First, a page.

Wednesday, January 9, 2013

Finger wags

I suppose I owe my readers an explanation as to where I've been for the past two weeks.  Then again, the picture of Rijntje in the last post ought to be sufficient.  Thing is, it hasn't been busy exactly, just that the time available isn't conducive to writing thoughtful blog posts about life in the Netherlands with cats.  My days have blurred into a mix of feeding the baby and getting as much stuff done in between the feeding sessions as possible.  Which is hard to do on the best of days, when Karel's around.  When he's not, well...peanuts count as a vegetable, don't they?

Not that I'm complaining.  Rijntje is one of the easiest babies ever--he's pretty mellow, content to sit in his carseat and watch me do stuff or play with him.   He's a good sleeper, too, falling asleep with a minimum of crying, provided that you catch him at the right stage of tiredness (tired, but not so tired he's wired again). There are days when nothing goes right, but more and more are the days when I'm on top of things and everything works out and the apartment is even clean.

Being on top of things means running errands, unfortunately.  And this is when I'm glad I've lived in Philly and have acquired ample experience ignoring people.  To understand this, you have to realize that, as part of our baby-stuff-buying, I bought an enormous Quinny from an older couple whose grandson had outgrown it.  (They, in turn, bought it from a woman whose child had outgrown it--there's a whole set of stuff floating around on Marktplaats that just gets passed around the country).  Said stroller is too big to lug up the stairs, so it stays in the basement storage unit, and I take it out for longer trips--the vet, or the Albert Heijn, or to the consultatiebureau (an upcoming post), or to town.  In other words, the trip has to be long enough to justify taking 10 minutes to wrangle the thing in and out while juggling a baby and the bags.  However, most of my errands are merely across the street, either to the DA for something like moisturizer or hair ties, or to the C1000, for groceries.  Not worth the effort of taking out the stroller, in other words.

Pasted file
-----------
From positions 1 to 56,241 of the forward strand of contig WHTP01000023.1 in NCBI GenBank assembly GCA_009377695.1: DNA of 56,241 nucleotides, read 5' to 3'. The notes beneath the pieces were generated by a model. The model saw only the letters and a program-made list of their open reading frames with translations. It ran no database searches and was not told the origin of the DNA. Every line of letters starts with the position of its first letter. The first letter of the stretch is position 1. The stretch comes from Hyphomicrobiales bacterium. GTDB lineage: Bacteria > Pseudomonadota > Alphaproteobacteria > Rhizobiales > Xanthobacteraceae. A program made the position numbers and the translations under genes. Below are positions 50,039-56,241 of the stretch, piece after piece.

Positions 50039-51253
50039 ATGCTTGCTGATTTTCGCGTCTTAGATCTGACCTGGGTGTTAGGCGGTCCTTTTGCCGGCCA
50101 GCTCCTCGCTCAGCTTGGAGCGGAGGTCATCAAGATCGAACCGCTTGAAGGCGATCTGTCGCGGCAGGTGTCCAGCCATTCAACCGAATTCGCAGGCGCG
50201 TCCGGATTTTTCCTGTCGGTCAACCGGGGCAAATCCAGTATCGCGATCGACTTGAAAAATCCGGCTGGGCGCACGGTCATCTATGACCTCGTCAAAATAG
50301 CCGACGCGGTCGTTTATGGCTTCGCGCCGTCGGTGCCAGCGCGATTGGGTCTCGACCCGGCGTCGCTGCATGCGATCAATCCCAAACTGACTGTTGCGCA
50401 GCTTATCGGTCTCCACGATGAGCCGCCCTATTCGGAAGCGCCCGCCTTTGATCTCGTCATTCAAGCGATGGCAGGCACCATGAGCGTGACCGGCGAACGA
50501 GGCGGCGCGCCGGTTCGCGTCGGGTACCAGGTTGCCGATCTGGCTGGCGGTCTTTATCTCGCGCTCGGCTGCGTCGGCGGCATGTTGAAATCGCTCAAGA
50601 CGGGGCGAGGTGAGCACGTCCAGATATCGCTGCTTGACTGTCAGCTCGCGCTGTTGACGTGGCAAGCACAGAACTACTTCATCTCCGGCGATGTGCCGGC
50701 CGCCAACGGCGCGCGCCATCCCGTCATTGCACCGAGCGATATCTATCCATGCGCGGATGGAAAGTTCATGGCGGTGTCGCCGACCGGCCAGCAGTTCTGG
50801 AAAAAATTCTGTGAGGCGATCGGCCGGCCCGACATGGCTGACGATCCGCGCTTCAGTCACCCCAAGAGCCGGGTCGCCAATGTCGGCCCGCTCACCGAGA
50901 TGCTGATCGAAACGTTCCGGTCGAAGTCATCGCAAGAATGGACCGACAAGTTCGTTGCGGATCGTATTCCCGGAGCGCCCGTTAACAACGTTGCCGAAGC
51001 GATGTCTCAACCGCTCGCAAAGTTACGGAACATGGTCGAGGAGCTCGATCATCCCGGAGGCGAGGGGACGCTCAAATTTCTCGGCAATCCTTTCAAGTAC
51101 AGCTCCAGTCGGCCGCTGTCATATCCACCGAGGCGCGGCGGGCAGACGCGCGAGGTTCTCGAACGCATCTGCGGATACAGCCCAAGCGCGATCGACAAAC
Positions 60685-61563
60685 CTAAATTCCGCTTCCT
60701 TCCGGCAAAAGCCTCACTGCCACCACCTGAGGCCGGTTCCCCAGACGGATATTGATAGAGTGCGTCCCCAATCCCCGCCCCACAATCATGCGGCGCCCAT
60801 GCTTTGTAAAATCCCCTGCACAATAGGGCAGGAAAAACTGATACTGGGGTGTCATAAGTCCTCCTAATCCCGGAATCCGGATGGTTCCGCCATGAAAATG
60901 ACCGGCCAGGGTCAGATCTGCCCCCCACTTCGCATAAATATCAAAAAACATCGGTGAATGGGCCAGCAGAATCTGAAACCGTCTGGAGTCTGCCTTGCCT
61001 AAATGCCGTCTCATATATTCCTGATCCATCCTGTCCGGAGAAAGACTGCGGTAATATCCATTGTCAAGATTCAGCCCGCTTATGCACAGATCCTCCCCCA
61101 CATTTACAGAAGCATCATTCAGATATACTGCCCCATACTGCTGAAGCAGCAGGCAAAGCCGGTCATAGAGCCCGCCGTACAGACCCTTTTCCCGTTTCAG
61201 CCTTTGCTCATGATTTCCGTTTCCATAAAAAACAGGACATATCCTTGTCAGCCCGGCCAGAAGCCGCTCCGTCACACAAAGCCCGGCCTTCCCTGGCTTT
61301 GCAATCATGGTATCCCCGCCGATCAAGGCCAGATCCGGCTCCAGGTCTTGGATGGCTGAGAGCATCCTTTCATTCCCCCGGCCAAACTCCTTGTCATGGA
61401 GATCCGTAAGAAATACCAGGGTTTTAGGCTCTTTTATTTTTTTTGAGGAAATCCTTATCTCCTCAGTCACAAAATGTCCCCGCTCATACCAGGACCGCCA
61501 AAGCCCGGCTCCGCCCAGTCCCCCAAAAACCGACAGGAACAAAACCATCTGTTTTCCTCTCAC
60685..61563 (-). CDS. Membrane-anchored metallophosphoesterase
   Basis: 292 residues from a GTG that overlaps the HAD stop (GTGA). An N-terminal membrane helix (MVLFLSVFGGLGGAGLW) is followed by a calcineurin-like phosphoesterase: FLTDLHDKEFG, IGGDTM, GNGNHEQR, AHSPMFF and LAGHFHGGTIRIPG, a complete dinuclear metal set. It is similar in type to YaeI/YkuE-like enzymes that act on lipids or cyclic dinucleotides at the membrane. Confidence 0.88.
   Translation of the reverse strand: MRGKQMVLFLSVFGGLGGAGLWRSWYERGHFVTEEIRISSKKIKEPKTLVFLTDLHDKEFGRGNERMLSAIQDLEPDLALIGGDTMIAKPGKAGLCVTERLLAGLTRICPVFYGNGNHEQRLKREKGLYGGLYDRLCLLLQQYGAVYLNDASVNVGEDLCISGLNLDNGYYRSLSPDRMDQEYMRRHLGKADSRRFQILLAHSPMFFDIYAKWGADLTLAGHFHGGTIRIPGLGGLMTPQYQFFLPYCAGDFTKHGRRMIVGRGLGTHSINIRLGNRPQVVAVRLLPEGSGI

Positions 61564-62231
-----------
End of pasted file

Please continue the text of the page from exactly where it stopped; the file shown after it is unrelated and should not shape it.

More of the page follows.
So I stick Rijntje in the Moby and pull my ginormous maternity coat over both of us, and skedaddle across the street, get stuff, and skedaddle back.  And this is when I get the stares.

I'll confess that I hadn't ever paid much attention to how people transport babies earlier, but apparently wearing one in a wrap is a novel sight and every other person stops and gawks for a moment.  The friendlier ones coo and start up a conversation about kids.  The gereformeerd ones give you the stink eye and seem to want to lecture you about how you're abusing your child by wearing him.  No joke--on my last trip I kept running into an old woman who just kept scowling at me.

The funny thing is, wearing a baby isn't unknown in the Netherlands.  You have websites selling draagdoeken that are far more flamboyant than our modest navy-blue Moby.  Maternity magazines have glossy ads showing babies in slings and beaming parents.  I very much doubt that babywearing is so new that I'm the only one doing it, but I'm pretty sure that not living in the trendy part of town (or the part of town that can afford to be trendy, if it so desired) has something to do with it.  After all, not everybody is willing to drop €70 on a giant bedsheet.